If you are in or nearing retirement, you may be considering your options for how you will fund your lifestyle without a salary. Pensions are an obvious source, but increasingly people are looking at equity release too.
Here, we look at what equity release is and how interest rates charged by providers impact these products. We look at what types of equity release there are if a home reversion plan could be a better option, and ultimately why getting as good a rate as possible for these products is essential.
What is equity release?
Equity release is a financial product that allows homeowners, typically those aged 55 and above, to access the value tied up in their property. It provides an opportunity to release a lump sum or regular income from the equity built up in a home without selling the property. How much equity is in the home will depend on how much the property’s price has risen since purchase (if at all) and how much of the existing mortgage a person has paid off.
While this may sound similar to remortgaging, equity release differs because it caters to other financial needs. Equity release is designed for older homeowners who want to access the equity in their property without making regular repayments, including monthly interest payments.
Remortgaging, on the other hand, involves replacing an existing mortgage with a new one, often with different terms or interest rates, and is typically used to secure better terms for the original loan (such as lower fixed interest rates or a better variable rate). Depending on individual circumstances, a person may also want to remortgage to release funds or consolidate debts. Unlike equity release, remortgaging requires ongoing repayments and is available to homeowners of lower age groups.
Why do people use equity release?
People use equity release for various reasons. One common motivation is to access the value tied up in their property to supplement their retirement income or improve their standard of living.
It can also fund specific goals, such as home renovations, debt consolidation, or gifting to loved ones. Additionally, equity release allows homeowners to remain in their property and avoid downsizing or moving, providing the peace of mind of staying in a familiar environment while accessing the wealth accumulated in their home.
What’s a lifetime mortgage?
A lifetime mortgage is the most common type of equity release in England and other parts of the UK. It involves taking out a loan secured against the property’s value, with interest accruing over time. The loan and accumulated interest are repaid when the homeowner either passes away or moves into long-term care. The property is typically sold to settle the debt and the roll-up of interest payments that weren’t made as part of the agreement.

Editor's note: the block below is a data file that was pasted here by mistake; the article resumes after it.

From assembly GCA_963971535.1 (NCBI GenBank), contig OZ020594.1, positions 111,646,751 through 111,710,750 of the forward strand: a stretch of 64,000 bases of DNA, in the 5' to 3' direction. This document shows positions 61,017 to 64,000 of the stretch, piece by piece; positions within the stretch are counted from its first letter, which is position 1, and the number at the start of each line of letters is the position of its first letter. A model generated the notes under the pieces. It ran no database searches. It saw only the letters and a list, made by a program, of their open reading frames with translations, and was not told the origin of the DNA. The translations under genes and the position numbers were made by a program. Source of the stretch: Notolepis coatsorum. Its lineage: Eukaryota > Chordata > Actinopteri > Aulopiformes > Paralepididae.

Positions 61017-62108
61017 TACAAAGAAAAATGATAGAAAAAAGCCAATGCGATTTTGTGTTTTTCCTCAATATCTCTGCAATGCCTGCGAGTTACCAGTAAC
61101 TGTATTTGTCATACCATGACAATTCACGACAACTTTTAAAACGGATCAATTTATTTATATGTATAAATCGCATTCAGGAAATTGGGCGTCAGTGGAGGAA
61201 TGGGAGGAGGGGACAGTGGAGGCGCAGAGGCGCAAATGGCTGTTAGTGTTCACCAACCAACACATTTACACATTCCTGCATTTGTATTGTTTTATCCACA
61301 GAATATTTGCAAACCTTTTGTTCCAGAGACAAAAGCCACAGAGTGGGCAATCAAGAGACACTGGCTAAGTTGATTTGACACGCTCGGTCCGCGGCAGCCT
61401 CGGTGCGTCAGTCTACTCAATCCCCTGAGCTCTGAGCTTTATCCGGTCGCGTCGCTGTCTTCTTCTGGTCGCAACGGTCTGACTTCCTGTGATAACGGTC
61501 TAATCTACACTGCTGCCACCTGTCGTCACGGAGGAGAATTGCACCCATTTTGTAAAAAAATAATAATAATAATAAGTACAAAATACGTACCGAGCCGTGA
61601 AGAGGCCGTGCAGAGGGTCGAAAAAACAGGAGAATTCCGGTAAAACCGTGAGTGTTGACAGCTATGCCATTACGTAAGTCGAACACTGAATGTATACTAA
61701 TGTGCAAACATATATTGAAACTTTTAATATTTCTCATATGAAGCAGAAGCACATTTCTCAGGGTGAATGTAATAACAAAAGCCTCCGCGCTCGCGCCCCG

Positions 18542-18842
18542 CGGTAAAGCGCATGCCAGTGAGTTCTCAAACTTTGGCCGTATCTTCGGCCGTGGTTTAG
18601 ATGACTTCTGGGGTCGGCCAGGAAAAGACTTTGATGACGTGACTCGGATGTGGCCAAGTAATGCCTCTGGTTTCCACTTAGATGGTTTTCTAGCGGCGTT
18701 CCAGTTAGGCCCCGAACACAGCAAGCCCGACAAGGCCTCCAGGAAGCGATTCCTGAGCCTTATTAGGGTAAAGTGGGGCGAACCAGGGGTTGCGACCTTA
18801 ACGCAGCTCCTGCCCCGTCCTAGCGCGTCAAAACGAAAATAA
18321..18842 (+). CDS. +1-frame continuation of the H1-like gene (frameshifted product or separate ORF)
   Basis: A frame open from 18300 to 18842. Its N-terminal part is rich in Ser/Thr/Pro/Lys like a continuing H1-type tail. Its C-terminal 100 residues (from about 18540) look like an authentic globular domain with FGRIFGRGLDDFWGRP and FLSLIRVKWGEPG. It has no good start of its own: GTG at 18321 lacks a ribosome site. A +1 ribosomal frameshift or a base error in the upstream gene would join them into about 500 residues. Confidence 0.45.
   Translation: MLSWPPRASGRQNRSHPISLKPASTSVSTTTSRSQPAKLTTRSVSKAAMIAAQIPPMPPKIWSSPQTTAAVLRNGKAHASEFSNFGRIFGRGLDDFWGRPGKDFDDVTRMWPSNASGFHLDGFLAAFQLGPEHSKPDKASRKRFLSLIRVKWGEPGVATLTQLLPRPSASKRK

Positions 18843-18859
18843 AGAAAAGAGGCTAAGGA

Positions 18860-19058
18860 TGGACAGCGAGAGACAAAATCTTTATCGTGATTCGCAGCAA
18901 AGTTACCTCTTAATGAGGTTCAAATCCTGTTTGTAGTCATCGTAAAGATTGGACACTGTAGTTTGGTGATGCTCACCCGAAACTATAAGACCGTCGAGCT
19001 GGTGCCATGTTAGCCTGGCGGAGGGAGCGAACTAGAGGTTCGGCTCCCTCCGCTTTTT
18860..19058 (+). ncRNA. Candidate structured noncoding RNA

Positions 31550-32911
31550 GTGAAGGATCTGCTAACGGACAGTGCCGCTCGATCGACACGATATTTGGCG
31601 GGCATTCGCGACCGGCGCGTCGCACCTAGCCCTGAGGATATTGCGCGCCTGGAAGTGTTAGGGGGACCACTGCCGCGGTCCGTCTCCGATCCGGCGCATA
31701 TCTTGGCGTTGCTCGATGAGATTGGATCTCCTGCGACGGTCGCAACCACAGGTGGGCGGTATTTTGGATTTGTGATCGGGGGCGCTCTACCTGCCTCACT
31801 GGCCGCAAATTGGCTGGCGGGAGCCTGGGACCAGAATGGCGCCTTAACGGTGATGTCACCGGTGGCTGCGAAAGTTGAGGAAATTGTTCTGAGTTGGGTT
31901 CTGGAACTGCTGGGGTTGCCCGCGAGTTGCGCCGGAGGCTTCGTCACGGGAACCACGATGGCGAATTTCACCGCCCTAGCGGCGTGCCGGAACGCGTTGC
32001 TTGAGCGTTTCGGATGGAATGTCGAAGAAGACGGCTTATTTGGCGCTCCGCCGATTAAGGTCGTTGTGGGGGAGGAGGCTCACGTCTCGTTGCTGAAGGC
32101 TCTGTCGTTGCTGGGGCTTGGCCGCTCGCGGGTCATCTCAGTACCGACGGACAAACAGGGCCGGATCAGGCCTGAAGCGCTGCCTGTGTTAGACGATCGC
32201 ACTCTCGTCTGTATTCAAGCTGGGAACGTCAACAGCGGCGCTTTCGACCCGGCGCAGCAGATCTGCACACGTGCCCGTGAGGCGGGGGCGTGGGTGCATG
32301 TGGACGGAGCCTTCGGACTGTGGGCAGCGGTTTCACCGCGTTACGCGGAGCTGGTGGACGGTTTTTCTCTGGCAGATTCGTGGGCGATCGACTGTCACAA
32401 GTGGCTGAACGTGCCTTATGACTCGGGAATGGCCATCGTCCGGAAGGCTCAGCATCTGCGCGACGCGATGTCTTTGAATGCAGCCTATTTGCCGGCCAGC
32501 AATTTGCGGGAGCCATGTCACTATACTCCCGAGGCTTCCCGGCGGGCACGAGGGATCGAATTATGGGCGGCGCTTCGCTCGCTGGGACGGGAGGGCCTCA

What’s a home reversion plan?
A home reversion plan is a financial product that allows homeowners to release equity from their property while retaining the right to live in it. It is primarily available to older homeowners, typically aged 65 or above.
In a home reversion plan, the homeowner sells a portion or the entire ownership of their property to a home reversion provider in exchange for a lump sum payment, regular income, or a combination of both. The homeowner continues to live in the property as a tenant without paying rent, but they no longer fully own the home.
The amount received from the home reversion provider is generally less than the market value of the portion of the property sold. This is because the homeowner retains the right to live in the property for the rest of their life or until they move into long-term care. Upon the homeowner’s death or when they move out, the property is sold, and the home reversion provider receives their share of the proceeds. As a result, the homeowner can only pass on the remaining portion of the property to their heirs.
What’s the difference between a home reversion plan and an equity release loan?
While home reversion plans and equity release are both financial options that allow homeowners to access the equity tied up in their property to use in later life, there are some critical differences between the two. Many of those differences are impacted by the interest rate you are charged and will affect which option you finally choose.
Home reversion plans involve selling a portion or all of the property to a reversion company while retaining the right to live in the home rent-free. The homeowner receives a lump sum or regular payments in exchange for a share of the property sold.
Equity release loans, on the other hand, allow homeowners to borrow against the value of their property without selling it. The loan is repaid either when the homeowner moves into long-term care or passes away, typically through the sale of the property.